• Science and Technology

    The perils of facial recognition technology


    Birgit Schippers |  August 25, 2019


    Activists, politicians, academics and even police forces are expressing serious concerns over the impact facial recognition could have on a political culture based on rights and democracy.


  • Infrastructure

    Addressing housing for older people


    Wendy Stone |  August 25, 2019


    Australia faces a massive challenge delivering suitable housing for an ageing population, but what do older Australians actually want from their housing. And what can be done to ensure future supply matches demand?


  • Security

    More arms won’t win the political war


    Tom Uren |  August 25, 2019


    By failing to be forthcoming and transparent about foreign disinformation campaigns, the Australian government is effectively ceding the ‘high ground’ of political warfare to our ideological adversaries.


Latest Story

  • Cutting health costs through better prosthesis

    Stephen Duckett     |      August 24, 2019

    Health insurance costs are rising and the price of prostheses such as hip replacements are partly to blame. Fortunately there is a way to rein in costs – and give patients more choice and better devices.

  • Aid must cover more than infrastructure

    Terence Wood     |      August 24, 2019

    Improving Pacific infrastructure will help the region’s development, but a wider range of aid is required to help Pacific islands make the most of their potential.

  • Maximising the economic benefit of Australia’s defence projects

    Marcus Hellyer     |      August 24, 2019

    The Department of Defence needs to ensure that current and future megaprojects actively foster Australian innovation and maximise local industry involvement in areas of high economic value.

  • Paternal perceptions

    Alistair Thomson     |      August 23, 2019

    New research is examining the evolution of Australian fatherhood and family responsibilities over the past 100 years.

  • Hong Kong: The canary in the coal mine

    Brendan Clift     |      August 23, 2019

    Hong Kong continues to be wracked by civil unrest as its people protest against Chinese oppression. How did it come to this, what does it signal, and where is it likely to end?

  • That Instagram post may cost you more than you think

    Chris Culnane     |      August 23, 2019

    We don’t really know how social media posts are being used or evaluated by banks. We need greater transparency around exactly how our data will be used and the ability to challenge decisions.

  • Improving the finance sector for all Australians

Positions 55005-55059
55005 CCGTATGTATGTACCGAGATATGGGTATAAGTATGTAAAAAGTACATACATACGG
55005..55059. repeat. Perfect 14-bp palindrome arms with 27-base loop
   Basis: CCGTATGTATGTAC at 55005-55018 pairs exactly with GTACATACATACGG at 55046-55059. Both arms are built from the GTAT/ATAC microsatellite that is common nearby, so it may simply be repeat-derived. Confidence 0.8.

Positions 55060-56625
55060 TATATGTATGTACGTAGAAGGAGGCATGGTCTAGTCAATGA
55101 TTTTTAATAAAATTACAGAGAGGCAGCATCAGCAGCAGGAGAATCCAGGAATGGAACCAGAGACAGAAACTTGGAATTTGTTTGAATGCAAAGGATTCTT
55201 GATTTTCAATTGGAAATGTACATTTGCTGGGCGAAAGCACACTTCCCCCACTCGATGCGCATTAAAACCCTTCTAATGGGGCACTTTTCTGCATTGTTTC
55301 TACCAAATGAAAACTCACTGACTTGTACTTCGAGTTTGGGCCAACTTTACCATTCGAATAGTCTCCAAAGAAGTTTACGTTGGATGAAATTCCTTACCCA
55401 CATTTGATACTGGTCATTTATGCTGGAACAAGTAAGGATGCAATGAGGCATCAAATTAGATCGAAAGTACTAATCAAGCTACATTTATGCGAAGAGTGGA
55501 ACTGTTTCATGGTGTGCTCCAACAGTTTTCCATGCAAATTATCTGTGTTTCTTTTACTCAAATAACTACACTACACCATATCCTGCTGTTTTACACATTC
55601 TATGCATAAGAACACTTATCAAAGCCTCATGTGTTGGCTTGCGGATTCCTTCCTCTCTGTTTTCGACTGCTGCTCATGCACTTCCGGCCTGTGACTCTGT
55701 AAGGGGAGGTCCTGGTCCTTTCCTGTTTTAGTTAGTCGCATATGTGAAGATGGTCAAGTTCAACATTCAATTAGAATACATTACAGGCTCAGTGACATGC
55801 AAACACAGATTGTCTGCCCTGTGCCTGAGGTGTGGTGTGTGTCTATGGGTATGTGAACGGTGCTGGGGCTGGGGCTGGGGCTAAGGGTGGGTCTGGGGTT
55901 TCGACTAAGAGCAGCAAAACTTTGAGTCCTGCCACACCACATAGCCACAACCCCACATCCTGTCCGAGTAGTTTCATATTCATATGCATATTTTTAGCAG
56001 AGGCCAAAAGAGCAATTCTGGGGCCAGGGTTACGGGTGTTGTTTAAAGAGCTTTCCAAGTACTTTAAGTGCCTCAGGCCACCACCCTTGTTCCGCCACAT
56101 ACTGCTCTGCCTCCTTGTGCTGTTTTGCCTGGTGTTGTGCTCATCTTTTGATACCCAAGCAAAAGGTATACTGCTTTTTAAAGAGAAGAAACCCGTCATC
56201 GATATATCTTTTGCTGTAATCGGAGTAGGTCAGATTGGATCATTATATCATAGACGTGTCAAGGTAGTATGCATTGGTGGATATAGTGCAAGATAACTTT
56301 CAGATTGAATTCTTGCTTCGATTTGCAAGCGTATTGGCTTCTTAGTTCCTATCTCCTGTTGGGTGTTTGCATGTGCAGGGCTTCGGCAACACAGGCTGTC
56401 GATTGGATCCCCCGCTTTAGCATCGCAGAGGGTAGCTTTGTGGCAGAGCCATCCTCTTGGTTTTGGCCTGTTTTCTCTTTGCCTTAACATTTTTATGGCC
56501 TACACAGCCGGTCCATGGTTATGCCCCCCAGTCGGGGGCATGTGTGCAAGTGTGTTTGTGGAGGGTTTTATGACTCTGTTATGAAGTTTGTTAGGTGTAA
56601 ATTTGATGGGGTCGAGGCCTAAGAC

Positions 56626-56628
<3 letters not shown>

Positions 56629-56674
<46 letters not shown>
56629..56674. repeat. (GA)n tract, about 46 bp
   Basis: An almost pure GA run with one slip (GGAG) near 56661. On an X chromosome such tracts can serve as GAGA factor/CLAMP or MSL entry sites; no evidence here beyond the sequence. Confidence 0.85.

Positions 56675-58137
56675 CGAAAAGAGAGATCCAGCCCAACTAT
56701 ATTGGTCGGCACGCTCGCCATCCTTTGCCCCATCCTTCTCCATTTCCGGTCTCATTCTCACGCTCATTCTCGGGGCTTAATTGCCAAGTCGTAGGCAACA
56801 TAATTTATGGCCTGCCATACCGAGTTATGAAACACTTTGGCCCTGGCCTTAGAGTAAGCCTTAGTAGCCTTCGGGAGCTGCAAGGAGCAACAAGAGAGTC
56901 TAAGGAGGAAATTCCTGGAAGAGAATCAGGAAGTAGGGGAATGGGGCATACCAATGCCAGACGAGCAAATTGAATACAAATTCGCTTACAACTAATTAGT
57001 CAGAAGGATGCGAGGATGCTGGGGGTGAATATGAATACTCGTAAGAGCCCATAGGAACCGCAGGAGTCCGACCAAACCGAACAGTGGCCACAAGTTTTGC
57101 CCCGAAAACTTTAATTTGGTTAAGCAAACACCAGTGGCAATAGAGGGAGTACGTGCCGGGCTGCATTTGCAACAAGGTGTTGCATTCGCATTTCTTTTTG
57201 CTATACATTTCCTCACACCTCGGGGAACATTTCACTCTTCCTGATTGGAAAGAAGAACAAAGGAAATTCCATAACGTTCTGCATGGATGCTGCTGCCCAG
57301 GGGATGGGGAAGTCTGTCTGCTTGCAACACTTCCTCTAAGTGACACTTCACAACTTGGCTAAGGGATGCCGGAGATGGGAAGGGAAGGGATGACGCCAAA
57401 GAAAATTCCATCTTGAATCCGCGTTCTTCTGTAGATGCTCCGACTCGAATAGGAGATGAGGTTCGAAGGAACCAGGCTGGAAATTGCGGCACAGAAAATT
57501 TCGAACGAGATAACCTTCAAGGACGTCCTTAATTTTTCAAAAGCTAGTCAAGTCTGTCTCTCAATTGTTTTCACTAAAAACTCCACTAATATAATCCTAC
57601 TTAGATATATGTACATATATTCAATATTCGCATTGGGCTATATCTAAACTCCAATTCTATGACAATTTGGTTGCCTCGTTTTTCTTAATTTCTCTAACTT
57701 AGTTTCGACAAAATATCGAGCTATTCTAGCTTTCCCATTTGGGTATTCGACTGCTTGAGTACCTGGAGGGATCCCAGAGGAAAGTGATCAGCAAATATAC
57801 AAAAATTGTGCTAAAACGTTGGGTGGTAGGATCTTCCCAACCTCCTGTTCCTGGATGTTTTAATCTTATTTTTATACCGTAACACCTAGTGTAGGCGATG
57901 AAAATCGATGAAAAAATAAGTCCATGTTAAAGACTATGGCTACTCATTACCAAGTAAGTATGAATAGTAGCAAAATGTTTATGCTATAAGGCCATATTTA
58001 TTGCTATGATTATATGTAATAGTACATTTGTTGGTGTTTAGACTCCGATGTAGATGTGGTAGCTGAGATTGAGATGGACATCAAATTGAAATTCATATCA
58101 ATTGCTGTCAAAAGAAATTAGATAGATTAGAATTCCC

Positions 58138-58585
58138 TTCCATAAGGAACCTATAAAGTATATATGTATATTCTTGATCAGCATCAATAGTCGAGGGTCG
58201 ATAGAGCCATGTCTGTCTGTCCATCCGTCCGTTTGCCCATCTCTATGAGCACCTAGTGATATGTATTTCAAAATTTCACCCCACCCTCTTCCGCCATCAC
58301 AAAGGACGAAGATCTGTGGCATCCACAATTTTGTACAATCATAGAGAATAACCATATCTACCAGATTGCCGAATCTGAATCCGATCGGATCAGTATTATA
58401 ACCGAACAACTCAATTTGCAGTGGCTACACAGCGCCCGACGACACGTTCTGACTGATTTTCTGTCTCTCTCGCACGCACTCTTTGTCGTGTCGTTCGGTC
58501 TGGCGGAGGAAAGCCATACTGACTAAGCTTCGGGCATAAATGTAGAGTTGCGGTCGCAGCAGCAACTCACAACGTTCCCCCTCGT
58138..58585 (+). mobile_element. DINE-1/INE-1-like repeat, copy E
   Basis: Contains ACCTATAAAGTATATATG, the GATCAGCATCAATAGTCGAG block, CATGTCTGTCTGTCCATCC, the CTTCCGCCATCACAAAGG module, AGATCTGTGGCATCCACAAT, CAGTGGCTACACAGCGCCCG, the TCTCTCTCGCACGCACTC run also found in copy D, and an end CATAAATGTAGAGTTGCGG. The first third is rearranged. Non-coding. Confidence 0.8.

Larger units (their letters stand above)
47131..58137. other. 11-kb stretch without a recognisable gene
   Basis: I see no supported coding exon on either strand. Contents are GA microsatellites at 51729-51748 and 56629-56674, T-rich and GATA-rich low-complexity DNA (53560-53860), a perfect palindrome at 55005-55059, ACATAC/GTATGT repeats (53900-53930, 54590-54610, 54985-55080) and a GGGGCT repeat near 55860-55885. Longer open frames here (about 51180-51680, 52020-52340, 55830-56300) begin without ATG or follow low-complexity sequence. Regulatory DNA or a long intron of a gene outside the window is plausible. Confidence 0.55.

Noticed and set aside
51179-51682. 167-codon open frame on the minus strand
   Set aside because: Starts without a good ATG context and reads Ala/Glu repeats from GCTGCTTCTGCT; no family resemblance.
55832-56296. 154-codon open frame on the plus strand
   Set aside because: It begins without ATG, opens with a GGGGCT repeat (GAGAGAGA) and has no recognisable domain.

Chris Culnane     |      August 22, 2019

    Trust in our financial services has been shaken by scandals, but in a new white paper, FinFuture, researchers show how the system can be reformed to protect citizen’s financial well-being.

  • Heads up – Skateboards are more dangerous than rugby

    Open Forum     |      August 22, 2019

    An Australian/ New Zealand study examining childhood head injuries has found that children who do recreational sports like horse riding and skate boarding are more at risk than kids playing contact sports like AFL or rugby.

  • Twitter and Facebook counter China’s information onslaught

    Jake Wallis     |      August 22, 2019

    The bans on Chinese propaganda accounts by Twitter and Facebook highlights how the Chinese government uses media power to shape the narrative and project its own interests.

  • Age diversity is good for business

    Catherine Fritz-Kalish     |      August 21, 2019

    The social consensus around the value of productive ageing has not been reflected in business practices, and so fresh approaches are required: a report from the recent GAP Roundtable identifies the biggest barrier to mature-age employment.

  • Taking back our online privacy

    Katharine Kemp     |      August 21, 2019

    An entire industry exists to profile your life from your online data – everything from your shopping habits to your political views and medical conditions – and the results can cause genuine harm.

  • Securing consensus on national security

    John McCarthy     |      August 21, 2019

    With the federal election out of the way, and some welcome stability in the leadership of the major political parties in prospect, Australia now faces the challenge of forging a national consensus on an external security policy that reflects our self-confidence and maturity as a nation.